Choosing that more powerful Core i7-1370P also unlocks upgrading to a massive 64GB RAM. Through Lenovo's site, you can also configure some models with 4G LTE (+$224) or 4G LTE and 5G (+$298) WWAN modules for an always-connected experience. 

Maxing out all the hardware options, including Windows 11 Pro (+$60), that Core i7-1370P vPro, 64GB of RAM, 2TB SSD, and 4G/5G connectivity sets you back a hefty $3,327.


I was blown away by the specs on the i7-1355U sample unit with 16GB RAM, and I wouldn't hesitate to recommend it. 512GB storage might fill up eventually, but USB-powered storage is cheaper than springing for the 1TB X1 Yoga i7-1365U variant. Amazon Prime subscribers will appreciate the third-party option for next-day delivery, too.

ThinkPad X1 Yoga: Design and build quality

The hinge lifts with a single finger on its smooth hinge, and everything feels solid enough. (Image credit: Ben Wilson | Windows Central)

This is the first ThinkPad I've had hands-on time with since I usually carry a Microsoft Surface Laptop Go 2 for remote work, and the differences in aesthetics are immediately apparent. Lenovo clearly prioritizes functionality over style, evident in its almost retro design sensibility with the iconic red TrackPoint nub seated in the center of the keyboard, just like its notebook predecessors. That's not to say the X1 Yoga is ugly, but it's not trying to be a sleek fashion statement.

It's undoubtedly a business-focused device, but going through eight generations of style revisions and incremental component upgrades has worked for Lenovo. The screen opens with a single finger on a smooth hinge without raising the whole machine, and a tiny red LED nestled inside the ThinkPad logo slowly pulses to let you know it's ready to wake at a moment's notice.

Not as many cooling vents as I'm used to, but the low-power Intel CPU doesn't seem to mind. (Image credit: Ben Wilson | Windows Central)

The 8th Gen ThinkPad X1 Yoga features a chassis made from recycled aluminum, which doesn't seem to have significantly affected its build quality. There is an acceptable level of flex on the top, although there was a minor imperfection at the rear of the underside panel in my unit, resulting in a mild clunk when pressed gently. It's a mild annoyance when carrying the laptop, but closer inspection shows the cooling fans mounted underneath the flexible section are in no danger.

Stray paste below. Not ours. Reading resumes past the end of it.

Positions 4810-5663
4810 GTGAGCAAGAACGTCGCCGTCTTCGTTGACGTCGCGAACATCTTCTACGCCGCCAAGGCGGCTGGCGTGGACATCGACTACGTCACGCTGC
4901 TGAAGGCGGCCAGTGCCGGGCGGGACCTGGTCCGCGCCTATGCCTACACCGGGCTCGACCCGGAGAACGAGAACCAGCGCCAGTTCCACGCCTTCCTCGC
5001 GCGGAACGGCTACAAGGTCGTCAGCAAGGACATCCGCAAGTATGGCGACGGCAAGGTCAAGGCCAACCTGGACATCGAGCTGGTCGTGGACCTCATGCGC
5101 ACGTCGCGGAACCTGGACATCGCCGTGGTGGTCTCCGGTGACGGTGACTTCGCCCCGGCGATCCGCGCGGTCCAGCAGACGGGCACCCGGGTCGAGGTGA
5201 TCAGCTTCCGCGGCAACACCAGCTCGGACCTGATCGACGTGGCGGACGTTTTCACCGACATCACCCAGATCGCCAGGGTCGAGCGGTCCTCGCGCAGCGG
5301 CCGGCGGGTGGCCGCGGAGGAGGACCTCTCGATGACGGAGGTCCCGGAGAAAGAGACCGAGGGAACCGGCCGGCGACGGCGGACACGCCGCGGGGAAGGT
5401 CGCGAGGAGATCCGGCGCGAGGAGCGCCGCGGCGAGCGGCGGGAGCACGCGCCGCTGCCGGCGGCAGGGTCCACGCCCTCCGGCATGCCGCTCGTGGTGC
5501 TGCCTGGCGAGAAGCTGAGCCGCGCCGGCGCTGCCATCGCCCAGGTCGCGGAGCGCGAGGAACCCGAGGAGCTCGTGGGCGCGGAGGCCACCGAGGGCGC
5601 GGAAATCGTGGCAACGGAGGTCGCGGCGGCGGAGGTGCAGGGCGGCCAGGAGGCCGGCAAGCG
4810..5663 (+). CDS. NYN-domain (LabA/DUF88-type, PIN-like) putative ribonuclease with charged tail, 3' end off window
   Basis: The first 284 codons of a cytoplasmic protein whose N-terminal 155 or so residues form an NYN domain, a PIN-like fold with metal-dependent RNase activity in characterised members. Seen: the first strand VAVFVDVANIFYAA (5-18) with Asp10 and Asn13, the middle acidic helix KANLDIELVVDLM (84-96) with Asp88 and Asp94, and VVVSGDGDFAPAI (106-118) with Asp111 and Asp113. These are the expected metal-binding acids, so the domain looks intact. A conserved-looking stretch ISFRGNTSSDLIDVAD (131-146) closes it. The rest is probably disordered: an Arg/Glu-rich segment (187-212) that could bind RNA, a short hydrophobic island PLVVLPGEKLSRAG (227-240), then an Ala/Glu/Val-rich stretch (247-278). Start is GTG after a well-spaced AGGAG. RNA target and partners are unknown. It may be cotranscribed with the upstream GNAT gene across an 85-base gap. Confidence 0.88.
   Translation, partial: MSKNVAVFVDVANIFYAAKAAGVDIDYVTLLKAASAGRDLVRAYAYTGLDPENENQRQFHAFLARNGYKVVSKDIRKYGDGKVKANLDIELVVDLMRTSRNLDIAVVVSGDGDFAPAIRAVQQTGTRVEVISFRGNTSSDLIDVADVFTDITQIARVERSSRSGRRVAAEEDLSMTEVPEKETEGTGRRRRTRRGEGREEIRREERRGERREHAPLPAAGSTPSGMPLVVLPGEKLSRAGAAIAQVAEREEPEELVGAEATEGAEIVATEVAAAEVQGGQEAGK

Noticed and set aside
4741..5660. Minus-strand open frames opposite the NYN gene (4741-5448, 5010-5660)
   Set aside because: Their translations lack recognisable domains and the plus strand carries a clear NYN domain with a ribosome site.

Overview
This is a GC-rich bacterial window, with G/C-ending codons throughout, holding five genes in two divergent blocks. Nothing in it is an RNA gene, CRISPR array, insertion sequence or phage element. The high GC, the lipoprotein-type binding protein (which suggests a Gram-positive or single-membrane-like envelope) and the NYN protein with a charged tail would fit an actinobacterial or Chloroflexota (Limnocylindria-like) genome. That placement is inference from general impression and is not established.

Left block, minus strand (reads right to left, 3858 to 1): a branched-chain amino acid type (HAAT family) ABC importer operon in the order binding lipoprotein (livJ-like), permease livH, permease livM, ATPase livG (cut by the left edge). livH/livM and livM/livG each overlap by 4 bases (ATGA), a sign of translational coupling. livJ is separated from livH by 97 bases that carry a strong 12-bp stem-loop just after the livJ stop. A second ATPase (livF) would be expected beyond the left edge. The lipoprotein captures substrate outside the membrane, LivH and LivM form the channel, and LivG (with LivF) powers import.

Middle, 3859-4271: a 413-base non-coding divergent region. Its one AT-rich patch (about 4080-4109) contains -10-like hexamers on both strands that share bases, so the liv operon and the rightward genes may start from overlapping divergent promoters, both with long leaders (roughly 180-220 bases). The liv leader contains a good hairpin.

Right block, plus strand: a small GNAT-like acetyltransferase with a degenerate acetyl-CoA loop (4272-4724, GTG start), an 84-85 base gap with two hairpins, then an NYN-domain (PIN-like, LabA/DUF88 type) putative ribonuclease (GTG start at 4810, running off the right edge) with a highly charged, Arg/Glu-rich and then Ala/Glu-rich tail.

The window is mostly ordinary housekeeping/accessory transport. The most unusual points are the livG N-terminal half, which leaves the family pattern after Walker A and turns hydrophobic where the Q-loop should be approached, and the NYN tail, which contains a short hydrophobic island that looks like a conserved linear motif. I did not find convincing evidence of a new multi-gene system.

Its cooling vents are slim and discreet, the largest hidden in the hinge. Even at its most demanding moments, the fans aren't thunderous, but I didn't expect anything less from a skinny 2-in-1 laptop built around a low-power 13th Gen Intel -U series CPU. Fan placement options are undoubtedly restricted for a thin-and-light unit. Still, I'd have preferred a wider rear exhaust, given the underside vents are obstructed in tablet mode, but thermals seem fine.

ThinkPad X1 Yoga: Touch display and pen

Scrolling around the web feels excellent with touch controls. (Image credit: Ben Wilson | Windows Central)

Touchscreen laptops aren't new to me, but they have remained an unnecessary niche when built into traditional notebooks since I rarely need to use them. The X1 Yoga experience almost immediately sold me on 2-in-1 laptops, thanks to accurate input detection and Windows 11 software support. Folding the ThinkPad into tablet mode completely turns off the keyboard and touchpad, so resting against the keys causes no issues with accidental typing.

Lenovo defaults the Gen 8 X1 Yoga to 150% zoom for Windows, making it easier to pinpoint icons, but I mostly used 125% to gain more real estate on the screen. Swiping around websites and even light typing is a breeze with the touch keyboard, which automatically switches to handwriting mode if you switch to the stylus. The matte screen is somewhat of a fingerprint magnet, but they were quickly wiped away with a swipe of the microfiber cloth from my glasses case.

The Lenovo Integrated Pen offers a higher degree of accuracy for navigation, perfect for bumpy cab rides or cramped flights. (Image credit: Ben Wilson | Windows Central)

Handwriting detection is the main draw of using the stylus, and it works great on Windows 11 with its range of quick gestures to help repair errors or separate words it accidentally combines. However, the Lenovo Integrated Pen feels equally excellent for navigating the desktop and browsing the web with Microsoft Edge. Hovering above the screen shows a subtle cursor from a generous distance, and I found it far easier to use while in motion than the touchpad.

Signing documents by hand is great for traveling business types, but the stylus feels equally excellent when navigating the desktop or browsing the web.